As the four-month summer break begins to approach, students often look to spend their time out of the classroom volunteering. Fourth-year economics major Andrew Hill, like many others, was driven to travel abroad and “make a difference.”
After searching for work placements to help complete his required co-op terms, he found that an Arts Co-op unpaid internship position in Thailand with a for-profit social enterprise was not what it seemed.
Humanitarian Affairs, the organization in Thailand, had advertised their placement as community outreach and aid delivery in impoverished communities. Hill extensively research, reached out to former interns and quickly found that the job placement was deceptive in its advertising.
“[The internship position] presented itself as an opportunity to not only travel, but to really make an impact. They really wanted to stress how these interns themselves would be the ones at the front lines, doing something really great and really helping,” said Hill. “In reality, it was just organizing a single conference which … could easily be done anywhere in the world. It would actually entail a lot of cold-calling, sort of knocking on people’s doors and trying to boost up registration numbers.”
The prospect of volunteering abroad is alluring — it offers an opportunity to travel, experience different cultures, learn new languages and, as some posters around campus would suggest, it’s a “greatly rewarding experience” that will leave a “positive impact” in a disadvantaged community.
On the spectrum of volunteering opportunities available to students, Hill had found one end — an experience that emphasized personal satisfaction for the volunteer at the expense of the community in which it functions. On the other end of the spectrum lies a prioritization of learning and long-term development for the community. Although it doesn’t promise adventure and personal gain, it is actually beneficial to communities and therefore to students in the long run, providing more concrete learning experiences.
Many opportunities that students see advertised on campus are run by for-profit social enterprises. Their marketing focuses on the “life-changing,” “unforgettable adventure” of the volunteer, presenting images of sweeping tropic landscapes and smiling children.
These organizations serve a for-profit industry commonly known as “voluntourism” that offers vacations sprinkled with volunteer activities. Trips can span anywhere from two weeks to several months, with short term projects presented as having immediate results.
One experience advertised around campus is the “ecuaexperience” run by the Help, Learn and Discover organization. In one of their programs, volunteers build homes in a village in Ecuador for two weeks and then embark on a three week tour of the country, complete with scheduled meals, events and outdoor activities that are all included in the $3,850 admission price.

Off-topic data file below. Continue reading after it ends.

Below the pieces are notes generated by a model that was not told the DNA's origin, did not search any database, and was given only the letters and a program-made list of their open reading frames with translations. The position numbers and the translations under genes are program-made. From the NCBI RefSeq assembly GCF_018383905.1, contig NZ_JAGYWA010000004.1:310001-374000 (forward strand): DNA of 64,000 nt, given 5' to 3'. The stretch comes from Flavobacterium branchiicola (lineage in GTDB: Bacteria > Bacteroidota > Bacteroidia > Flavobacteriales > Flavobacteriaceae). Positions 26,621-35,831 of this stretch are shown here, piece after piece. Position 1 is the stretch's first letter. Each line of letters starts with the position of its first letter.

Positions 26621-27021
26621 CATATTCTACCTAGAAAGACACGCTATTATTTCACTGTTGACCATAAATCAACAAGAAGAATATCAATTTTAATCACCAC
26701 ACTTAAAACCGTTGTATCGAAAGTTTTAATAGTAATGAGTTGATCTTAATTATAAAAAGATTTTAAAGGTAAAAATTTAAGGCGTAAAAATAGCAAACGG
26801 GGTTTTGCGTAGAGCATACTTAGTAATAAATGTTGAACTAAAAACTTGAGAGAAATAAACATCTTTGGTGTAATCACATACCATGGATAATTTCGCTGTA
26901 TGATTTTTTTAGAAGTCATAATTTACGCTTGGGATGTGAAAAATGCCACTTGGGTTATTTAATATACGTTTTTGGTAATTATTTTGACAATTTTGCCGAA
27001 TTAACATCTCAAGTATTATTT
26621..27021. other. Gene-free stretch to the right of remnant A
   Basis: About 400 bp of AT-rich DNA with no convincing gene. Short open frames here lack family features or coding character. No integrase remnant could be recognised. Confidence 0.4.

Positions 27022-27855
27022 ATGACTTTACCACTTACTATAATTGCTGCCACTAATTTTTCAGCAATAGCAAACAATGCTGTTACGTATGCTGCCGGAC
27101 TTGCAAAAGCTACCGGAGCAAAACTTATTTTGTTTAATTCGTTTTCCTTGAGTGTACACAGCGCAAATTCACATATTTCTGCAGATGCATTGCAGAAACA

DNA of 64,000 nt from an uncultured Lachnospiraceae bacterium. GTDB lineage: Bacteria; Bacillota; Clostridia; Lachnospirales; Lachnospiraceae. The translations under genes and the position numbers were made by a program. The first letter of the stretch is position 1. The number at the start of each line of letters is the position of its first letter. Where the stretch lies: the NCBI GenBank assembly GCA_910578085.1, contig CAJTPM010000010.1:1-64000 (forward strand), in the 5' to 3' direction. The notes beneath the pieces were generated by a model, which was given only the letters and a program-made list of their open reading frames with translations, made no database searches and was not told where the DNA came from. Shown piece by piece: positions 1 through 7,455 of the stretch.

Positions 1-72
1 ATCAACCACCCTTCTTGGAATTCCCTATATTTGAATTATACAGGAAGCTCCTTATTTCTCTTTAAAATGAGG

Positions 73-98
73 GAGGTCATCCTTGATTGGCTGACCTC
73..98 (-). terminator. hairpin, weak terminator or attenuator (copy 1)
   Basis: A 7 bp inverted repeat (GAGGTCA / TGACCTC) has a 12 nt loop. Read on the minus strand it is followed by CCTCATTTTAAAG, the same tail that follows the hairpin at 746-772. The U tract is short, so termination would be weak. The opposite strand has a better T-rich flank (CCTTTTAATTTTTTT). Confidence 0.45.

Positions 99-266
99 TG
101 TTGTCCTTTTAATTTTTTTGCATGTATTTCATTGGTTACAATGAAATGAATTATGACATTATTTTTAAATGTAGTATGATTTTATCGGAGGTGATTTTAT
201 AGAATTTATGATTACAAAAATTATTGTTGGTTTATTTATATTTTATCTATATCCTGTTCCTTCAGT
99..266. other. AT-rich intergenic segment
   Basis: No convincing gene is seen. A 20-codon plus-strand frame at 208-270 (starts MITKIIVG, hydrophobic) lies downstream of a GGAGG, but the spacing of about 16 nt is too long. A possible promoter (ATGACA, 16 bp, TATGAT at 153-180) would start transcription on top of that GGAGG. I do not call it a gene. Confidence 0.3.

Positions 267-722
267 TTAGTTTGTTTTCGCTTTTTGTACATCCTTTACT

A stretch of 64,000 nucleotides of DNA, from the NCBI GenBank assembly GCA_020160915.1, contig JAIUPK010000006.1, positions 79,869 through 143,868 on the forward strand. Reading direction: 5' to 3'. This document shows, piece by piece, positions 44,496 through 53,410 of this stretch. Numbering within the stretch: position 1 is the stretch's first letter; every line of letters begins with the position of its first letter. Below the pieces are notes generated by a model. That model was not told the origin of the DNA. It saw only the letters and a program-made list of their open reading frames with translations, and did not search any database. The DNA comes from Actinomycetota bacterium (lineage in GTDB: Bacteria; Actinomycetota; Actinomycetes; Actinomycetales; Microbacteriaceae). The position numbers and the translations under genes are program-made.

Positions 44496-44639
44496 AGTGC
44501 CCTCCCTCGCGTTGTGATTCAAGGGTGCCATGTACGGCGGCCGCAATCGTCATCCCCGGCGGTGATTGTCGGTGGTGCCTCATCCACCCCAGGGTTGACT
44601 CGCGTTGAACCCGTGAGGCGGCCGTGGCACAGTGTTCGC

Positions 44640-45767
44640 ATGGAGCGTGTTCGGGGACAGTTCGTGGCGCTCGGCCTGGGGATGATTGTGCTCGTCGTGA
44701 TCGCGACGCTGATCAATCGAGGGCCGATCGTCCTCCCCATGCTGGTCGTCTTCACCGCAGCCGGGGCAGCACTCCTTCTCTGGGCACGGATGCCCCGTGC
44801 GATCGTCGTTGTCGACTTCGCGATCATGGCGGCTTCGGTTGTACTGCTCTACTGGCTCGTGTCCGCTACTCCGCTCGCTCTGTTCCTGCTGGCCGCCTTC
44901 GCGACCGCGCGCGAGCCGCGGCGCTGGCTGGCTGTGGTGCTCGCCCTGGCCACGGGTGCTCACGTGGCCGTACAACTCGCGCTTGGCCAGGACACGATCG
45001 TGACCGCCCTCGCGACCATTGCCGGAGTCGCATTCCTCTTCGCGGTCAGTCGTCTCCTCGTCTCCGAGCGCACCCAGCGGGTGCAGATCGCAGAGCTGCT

Although these volunteering organizations do not suggest that all problems will be solved, they promote a simplistic — and fun — approach to “making a difference.” Complex issues of poverty, access to education and public health become amalgamated with vacationing and personal gratification.
However, this isn’t the only way to approach volunteering abroad. In sharp contrast to this unsustainable method of offering aid abroad, UBC’s International Service Learning program (ISL) offers placements available in a number of countries related to educational, health, environmental and community development fields, to name a few. These allow students to translate their academic studies into real-world experience.
Students work with partner non-profit organizations abroad, which are often born from the grassroots of local communities and work towards long-term development projects and economic stability within the host communities.
The biggest difference between ISL and the myriad of voluntourism programs advertised to UBC students is who the main beneficiaries of each program are. Rather than focusing on providing students with adventure, the ISL program emphasizes an understanding of the core issues related to a community development project and what students could expect to contribute. “When we are designing these placements, they are catered to the individual partner [organization],” said Catherine Douglas, economics lecturer at UBC and a faculty member involved in the ISL program. “Our projects are responding to the community partner’s needs as well as designed in a way to facilitate student learning and personal growth.”
Viet Vu, a fifth-year honours economics student at UBC, volunteered in Bolivia through ISL during the 2013 summer term with a local organization called COBAGUAL. Applying his economics education, Vu focused on the concept of environmental health and urbanization within the context of the sanitization, helping to install water filtration systems. Vu also studied the demographics in the area and how the effects of urbanization made the village’s youth leave to work in cities, decimating the workforce in the community.
Vu’s realistic perspective on his experience differed starkly from the sense of pride and accomplishment that for-profit voluntourism organizations aim to sell their customers from the small-scale, micro-impact of their contributions.